“Time Capsule” – Matthew Sweet

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Picking my favorite Matthew Sweet song is difficult, but “Time Capsule” from the 1993 album “Altered Beast” is a standout in my mind, especially the chord changes and lyrics. One of the best songs of the 1990s.

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“Why D’ya Do It?” – Marianne Faithfull

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Hell hath no fury like a woman scorned … especially when she’s in her late 30s, has lived a very hard life, and sounds like she could literally tear your head off with her bare hands.  You thought Alanis Morisette’s “You Oughta Know” sounded angry?   You thought Glenn Close in “Fatal Attraction” was nuts?  Hell, you thought Trent Reznor sounded pissed off against the female race on NIN’s first two-three albums?  Faithfull could easily kick all their asses without breaking a sweat and then go after the “bad boyfriend” in this song with a knife and fork.  Yikes.  A really, really angry song with a lot of bad language, so you know the drill.

“At Close Range” (1986) dir. James Foley

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Another sadly neglected/forgotten film from the 1980s, “At Close Range” is based on the true story of the Pennsylvania crime family led by Bruce Johnston, Sr. Christopher Walken is in his scariest role ever as the crime boss Brad Whitewood, Sr., a role turned down by Robert DeNiro because he thought it was “too dark” (which is really saying something). Walken’s character may be one of the most evil I’ve ever seen in a film … a cold and ruthless mammal (I can’t bring myself to call him a man, let alone human) who has absolutely no soul. Sean Penn plays his son Brad Jr., a teenager going nowhere who becomes part of his father’s gang. Penn’s character later finds himself in way too deep and learns way too fast that his father’s “love” is expressed solely for the purpose of disarming someone and keeping them under their control. The acting by all parties (especially Walken, Penn, and Mary Stuart Masterson as Penn’s girlfriend) is outstanding. With the possible exception of “Glengarry Glen Ross,” this is director Foley’s finest film. A great film, but terribly disturbing and sad.

“The Falcon and the Snowman” (1985) dir. John Schlesinger

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One of my favorite films from the 1980s (and one of the most sadly forgotten/neglected) is John Schlesinger’s nail-biting account of two young American friends during the 1970s (one an idealistic communications worker, the other a drug dealer) who decide to sell information to the KGB. Based on the true story about Christopher Boyce and Daulton Lee’s descent into treason, it’s extremely well-acted, well-written, well-directed. This is the kind of film that would have won multiple Oscars during the 1970s, but was dumped into theaters January 1985, the traditional no-man’s land for films studios are looking to give a token release to before writing them off as losses on their annual reports. It’s a real shame, because this deserved much better. Timothy Hutton and Sean Penn are incredible in this film as Boyce and Lee. I wish the quality of this trailer were better, but this is what we have to work with.

“Hopscotch” (1980) dir. Ronald Neame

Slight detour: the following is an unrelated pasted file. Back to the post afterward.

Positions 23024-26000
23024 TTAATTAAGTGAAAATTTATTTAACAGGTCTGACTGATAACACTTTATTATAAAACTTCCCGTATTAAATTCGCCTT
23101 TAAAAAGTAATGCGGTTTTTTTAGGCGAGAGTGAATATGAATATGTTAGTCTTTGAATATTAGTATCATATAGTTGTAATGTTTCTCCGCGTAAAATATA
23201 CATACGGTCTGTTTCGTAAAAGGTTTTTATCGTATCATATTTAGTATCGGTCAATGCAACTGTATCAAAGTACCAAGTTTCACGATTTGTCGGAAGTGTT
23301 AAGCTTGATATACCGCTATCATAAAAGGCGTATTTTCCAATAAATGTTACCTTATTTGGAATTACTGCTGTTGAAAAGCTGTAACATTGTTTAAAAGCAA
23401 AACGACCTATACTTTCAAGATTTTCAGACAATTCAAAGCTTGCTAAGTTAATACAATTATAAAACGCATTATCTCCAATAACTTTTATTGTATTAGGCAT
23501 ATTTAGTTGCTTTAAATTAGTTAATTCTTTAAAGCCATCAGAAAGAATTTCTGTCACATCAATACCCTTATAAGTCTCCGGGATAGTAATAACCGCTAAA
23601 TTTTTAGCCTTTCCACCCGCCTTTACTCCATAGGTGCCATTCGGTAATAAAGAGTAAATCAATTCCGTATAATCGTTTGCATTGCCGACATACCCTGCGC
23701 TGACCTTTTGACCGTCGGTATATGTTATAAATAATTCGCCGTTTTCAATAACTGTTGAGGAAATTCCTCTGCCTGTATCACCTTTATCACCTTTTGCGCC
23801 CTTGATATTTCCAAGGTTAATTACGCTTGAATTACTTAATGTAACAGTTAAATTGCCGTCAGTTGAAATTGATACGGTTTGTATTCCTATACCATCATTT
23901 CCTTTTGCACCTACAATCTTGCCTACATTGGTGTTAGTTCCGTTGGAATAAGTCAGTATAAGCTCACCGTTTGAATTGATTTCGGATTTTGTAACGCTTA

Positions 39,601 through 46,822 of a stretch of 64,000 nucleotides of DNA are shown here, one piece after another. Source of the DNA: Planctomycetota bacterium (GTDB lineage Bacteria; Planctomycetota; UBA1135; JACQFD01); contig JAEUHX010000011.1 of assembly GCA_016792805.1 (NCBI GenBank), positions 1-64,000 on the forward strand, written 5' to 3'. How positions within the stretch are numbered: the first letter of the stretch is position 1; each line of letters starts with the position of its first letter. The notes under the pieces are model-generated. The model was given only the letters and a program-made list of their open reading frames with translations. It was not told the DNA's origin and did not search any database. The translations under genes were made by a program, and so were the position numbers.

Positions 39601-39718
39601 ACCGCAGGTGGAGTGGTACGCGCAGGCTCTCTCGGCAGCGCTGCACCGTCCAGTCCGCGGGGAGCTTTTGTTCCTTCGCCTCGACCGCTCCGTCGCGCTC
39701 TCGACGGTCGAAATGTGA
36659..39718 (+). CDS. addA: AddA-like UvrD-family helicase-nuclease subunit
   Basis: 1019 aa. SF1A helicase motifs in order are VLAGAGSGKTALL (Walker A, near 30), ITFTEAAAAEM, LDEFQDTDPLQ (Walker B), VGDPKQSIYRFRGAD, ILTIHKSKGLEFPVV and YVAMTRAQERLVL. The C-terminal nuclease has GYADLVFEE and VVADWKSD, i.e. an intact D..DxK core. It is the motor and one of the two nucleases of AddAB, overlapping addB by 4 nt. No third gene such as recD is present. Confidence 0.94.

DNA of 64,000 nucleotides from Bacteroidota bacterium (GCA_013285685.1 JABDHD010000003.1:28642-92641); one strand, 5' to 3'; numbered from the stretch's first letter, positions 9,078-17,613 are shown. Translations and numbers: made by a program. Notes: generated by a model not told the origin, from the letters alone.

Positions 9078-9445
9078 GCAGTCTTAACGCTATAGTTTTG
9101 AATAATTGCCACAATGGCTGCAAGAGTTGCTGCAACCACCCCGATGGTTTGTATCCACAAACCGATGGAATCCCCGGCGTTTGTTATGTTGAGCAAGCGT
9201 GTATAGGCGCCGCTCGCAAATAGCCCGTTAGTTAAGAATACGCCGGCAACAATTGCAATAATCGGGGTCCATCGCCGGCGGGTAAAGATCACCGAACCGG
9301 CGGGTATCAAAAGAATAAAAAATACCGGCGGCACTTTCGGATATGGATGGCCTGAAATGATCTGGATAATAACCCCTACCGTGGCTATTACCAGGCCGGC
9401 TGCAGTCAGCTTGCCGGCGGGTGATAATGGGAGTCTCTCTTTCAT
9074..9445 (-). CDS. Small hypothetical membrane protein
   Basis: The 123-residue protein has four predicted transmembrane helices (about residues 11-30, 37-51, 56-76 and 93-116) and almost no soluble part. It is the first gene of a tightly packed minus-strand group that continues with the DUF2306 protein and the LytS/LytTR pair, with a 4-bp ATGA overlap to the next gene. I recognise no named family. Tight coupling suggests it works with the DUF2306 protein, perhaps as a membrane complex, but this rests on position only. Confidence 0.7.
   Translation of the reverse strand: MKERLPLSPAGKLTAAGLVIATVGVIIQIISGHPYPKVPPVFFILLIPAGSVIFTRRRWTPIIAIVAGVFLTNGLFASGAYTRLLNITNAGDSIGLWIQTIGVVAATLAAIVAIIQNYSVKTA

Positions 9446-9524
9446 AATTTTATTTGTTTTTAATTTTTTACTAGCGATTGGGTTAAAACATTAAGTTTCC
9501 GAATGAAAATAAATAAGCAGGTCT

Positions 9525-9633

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Is there any cooler actor than Walter Matthau? OK, maybe there a few that are cooler … or maybe several. Who cares, allright?  As one gets older, one begins to appreciate the laconic, laid-back, sardonic charm of the ultimate intelligent curmudgeon. It’s hard to pick a favorite Matthau film, but “Hopscotch” is my favorite. This is completely fun from start to finish, and if you’re a fan of “Fletch,” “Hopscotch” is one of the best smart-ass dialogue films of all time. Many people thought this was an odd choice for The Criterion Collection, but I don’t. It’s been a favorite of mine ever since my Mom took me to see it when I was 10, which was especially cool due its R-rating and multiple “F-bombs” throughout.

“The Wanderers” (1979) dir. Philip Kaufman

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Philip Kaufman is one our most sorely underrated directors. He’s not held in the same light as other directors of the era like Martin Scorsese, but when Kaufman is good, he’s great. His 1978 “Invasion of the Body Snatchers” remake is considered one of the best remakes of all-time. 1983’s “The Right Stuff” is rightly considered one of the greatest modern epics. 1988’s “The Unbearable Lightness of Being” is probably the best and classiest high-brow boner film of all time. And 1979’s “The Wanderers” may be Kaufman’s most beloved film.

The trailer here is pretty abysmal, but don’t let that dissuade you from seeing the film. It’s a darker, grittier “American Graffiti,” but also a lot of fun. And if you enjoy the movie be sure to read Richard Price’s novel that the movie was based on. Some people prefer the much darker novel to the film, but Price himself admitted “I love that picture. It’s not my book, and I don’t care. The spirit is right, and the way Phil Kaufman directed it showed me another way of looking at my own book.”

“Outside of Time” – Von Lmo

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Speaking of bands from another planet, here’s Von Lmo. Who’s Von Lmo, you may ask? Why, they’re the band from the future … here now! As geeky and insane as this premise is, Von Lmo backs up their monkey shines with some of the sickest and heaviest sounding lead guitar I’ve ever heard. C’mon Earthlings, get off your ass and ADVANCE YOURSELF!!